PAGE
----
NV Energy recently added several areas across northern Nevada to its Public Safety Outage Management program in response to increased wildfire risk.
"We filed the paperwork in March, and last week was our first time sharing this expansion with the general public," Jesse Murray, NV Energy vice president of gas delivery and natural disaster protection, said. "We have expanded our risk areas outside of Lake Tahoe in the north and Mount Charleston in the south."
Under the PSOM, NV Energy shuts off power in areas considered to be at extreme or elevated fire risk to help prevent wildfires caused by power lines and other equipment. The company has utilized the program since 2019 in high-fire-risk areas, including near Lake Tahoe and Mt. Charleston.
The PSOM expansion now includes Tier 1 Elevated areas and Tier 2 areas, both identified as high-level fire risk areas by NV Energy working in conjunction with first responders, emergency management and local government officials. All of the areas are located in northern Nevada counties and municipalities, including Washoe County, Douglas County, Storey County, Humboldt County, Elko County and Carson City.
"The change of wildfire risk is the purpose behind the PSOM expansion," Murray said. "We filed the paperwork after talking to those community stakeholders to ensure community buy-in to engage these areas. The benefit is to avoid wildfires in the community and logistically expand resources to serve citizens in a time of emergency."
The new northern Nevada areas covered in the PSOM Program are defined as subject to "elevated, but not extreme" threat of power shut-offs because they are not heavily forested, but rather are located in either high desert, brush ranges or tree ranges, as well as in mountain foothills.
"We know from the 2018 Martin Fire, which expanded to be the largest fire in the United States at that time, that we have to be just as proactive in these areas as Lake Tahoe and Mount Charleston," Murray said. "This will affect about 72,000 customers, as this is an attempt to be as surgical and detailed as possible with our PSOM coverage."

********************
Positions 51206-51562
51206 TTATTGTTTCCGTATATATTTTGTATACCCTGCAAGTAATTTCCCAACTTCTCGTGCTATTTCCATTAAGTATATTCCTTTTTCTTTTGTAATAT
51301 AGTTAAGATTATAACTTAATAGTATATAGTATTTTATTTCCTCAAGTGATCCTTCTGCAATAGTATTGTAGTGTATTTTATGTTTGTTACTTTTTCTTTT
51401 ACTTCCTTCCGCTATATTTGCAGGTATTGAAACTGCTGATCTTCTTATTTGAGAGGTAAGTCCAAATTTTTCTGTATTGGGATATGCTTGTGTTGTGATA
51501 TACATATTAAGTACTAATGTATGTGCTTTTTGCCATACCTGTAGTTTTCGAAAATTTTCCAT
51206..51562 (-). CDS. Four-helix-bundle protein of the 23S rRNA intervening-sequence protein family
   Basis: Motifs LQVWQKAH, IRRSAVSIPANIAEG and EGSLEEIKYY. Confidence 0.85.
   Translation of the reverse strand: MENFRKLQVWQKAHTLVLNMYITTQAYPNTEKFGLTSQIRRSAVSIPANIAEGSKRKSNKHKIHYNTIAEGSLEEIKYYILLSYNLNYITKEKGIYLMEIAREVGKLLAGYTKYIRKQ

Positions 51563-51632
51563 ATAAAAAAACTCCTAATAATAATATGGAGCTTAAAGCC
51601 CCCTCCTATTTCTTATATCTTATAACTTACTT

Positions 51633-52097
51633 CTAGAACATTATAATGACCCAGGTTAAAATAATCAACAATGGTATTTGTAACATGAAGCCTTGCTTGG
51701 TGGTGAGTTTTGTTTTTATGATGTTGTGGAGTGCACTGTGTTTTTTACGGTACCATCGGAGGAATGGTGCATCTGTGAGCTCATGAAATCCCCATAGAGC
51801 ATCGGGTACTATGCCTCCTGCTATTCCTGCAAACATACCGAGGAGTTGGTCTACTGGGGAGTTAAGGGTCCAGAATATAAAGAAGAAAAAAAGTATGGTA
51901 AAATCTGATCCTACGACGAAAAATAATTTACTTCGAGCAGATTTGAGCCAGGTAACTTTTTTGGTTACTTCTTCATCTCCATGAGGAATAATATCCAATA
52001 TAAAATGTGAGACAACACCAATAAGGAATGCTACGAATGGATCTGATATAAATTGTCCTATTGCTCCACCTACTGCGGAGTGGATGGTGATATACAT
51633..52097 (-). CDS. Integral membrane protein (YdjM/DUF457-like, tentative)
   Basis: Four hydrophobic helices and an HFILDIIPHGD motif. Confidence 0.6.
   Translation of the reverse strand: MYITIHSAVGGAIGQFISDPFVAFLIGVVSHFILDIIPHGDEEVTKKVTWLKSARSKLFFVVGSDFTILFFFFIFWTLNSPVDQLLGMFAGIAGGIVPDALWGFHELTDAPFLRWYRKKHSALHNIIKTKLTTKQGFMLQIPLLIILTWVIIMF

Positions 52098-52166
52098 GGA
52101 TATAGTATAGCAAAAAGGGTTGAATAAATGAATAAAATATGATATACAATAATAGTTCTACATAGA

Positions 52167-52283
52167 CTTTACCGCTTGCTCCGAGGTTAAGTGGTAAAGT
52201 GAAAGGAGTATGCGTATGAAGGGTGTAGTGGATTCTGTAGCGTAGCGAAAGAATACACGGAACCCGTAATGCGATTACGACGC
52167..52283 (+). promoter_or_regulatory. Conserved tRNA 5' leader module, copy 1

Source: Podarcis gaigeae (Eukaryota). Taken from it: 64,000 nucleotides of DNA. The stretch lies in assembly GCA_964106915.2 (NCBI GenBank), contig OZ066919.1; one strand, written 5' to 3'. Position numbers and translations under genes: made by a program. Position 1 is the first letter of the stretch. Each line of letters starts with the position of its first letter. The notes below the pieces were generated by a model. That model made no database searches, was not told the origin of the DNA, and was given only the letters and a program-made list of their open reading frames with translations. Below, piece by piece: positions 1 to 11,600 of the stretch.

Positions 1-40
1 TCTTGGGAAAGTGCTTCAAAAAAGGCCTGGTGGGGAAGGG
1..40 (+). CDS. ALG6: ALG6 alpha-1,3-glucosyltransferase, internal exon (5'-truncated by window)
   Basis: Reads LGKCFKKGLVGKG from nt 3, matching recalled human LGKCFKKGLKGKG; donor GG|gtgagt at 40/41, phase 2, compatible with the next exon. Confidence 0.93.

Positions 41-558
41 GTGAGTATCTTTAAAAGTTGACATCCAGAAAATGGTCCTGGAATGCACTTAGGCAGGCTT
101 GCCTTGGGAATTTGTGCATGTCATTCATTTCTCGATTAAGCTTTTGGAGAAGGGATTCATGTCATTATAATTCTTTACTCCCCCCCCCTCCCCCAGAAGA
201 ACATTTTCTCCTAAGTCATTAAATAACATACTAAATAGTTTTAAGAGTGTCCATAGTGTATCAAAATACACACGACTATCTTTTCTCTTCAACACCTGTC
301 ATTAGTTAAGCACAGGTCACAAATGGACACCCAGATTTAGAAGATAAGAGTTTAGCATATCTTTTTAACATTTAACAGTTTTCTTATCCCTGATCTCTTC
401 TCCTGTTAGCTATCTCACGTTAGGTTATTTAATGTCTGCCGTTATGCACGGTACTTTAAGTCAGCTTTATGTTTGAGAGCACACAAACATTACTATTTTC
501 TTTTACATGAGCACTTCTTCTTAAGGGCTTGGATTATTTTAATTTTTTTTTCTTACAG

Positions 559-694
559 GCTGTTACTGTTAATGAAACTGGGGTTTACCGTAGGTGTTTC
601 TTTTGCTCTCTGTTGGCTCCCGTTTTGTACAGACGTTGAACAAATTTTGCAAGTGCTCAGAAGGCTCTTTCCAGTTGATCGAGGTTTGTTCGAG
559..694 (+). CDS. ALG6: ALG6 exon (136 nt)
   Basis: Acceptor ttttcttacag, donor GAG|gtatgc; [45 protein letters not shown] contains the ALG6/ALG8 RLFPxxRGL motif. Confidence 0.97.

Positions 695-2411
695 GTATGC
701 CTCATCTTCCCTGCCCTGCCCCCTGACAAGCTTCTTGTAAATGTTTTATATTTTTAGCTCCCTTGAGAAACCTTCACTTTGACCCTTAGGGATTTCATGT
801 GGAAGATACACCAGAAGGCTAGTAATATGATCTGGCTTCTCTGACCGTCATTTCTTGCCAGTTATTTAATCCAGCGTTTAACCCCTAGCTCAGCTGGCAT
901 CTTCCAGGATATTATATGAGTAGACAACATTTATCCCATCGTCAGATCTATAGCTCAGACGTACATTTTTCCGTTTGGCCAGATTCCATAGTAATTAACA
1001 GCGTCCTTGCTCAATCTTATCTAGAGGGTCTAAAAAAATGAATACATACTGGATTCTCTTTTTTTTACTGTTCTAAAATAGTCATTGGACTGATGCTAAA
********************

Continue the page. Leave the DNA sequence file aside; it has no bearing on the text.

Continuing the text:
NV Energy has 21 unique zones identified in its PSOM map. The company's outage-management process typically begins seven to 10 days in advance with close monitoring of weather forecasts that still cannot always accurately predict wind gusts, making attention to detail even more important during the process.
"If we see a PSOM possible in a 48-to-72-hour window, we take more severe action and start in-depth communication with the local emergency management team and first responders," Murray said. "We start communication as much as possible and deploy our community resource centers where citizens can go for resources from water, light snacks and even charging stations for devices."
Although NV Energy is still legally fighting a January finding by City of Reno investigators that its equipment was the cause of the Pinehaven Fire in November 2020 (see CEM No. 1626), the company is using that fire and dozens of others in the 2020-2021 wildfire season as learning opportunities for a more efficient process.
"The goal for our plan is we have to keep learning, and this has to be a community solution, and we have to do our part," Murray said. "These fires are growing quicker, spreading faster and are becoming more difficult to fight. We want to make sure we are doing our part to provide solutions."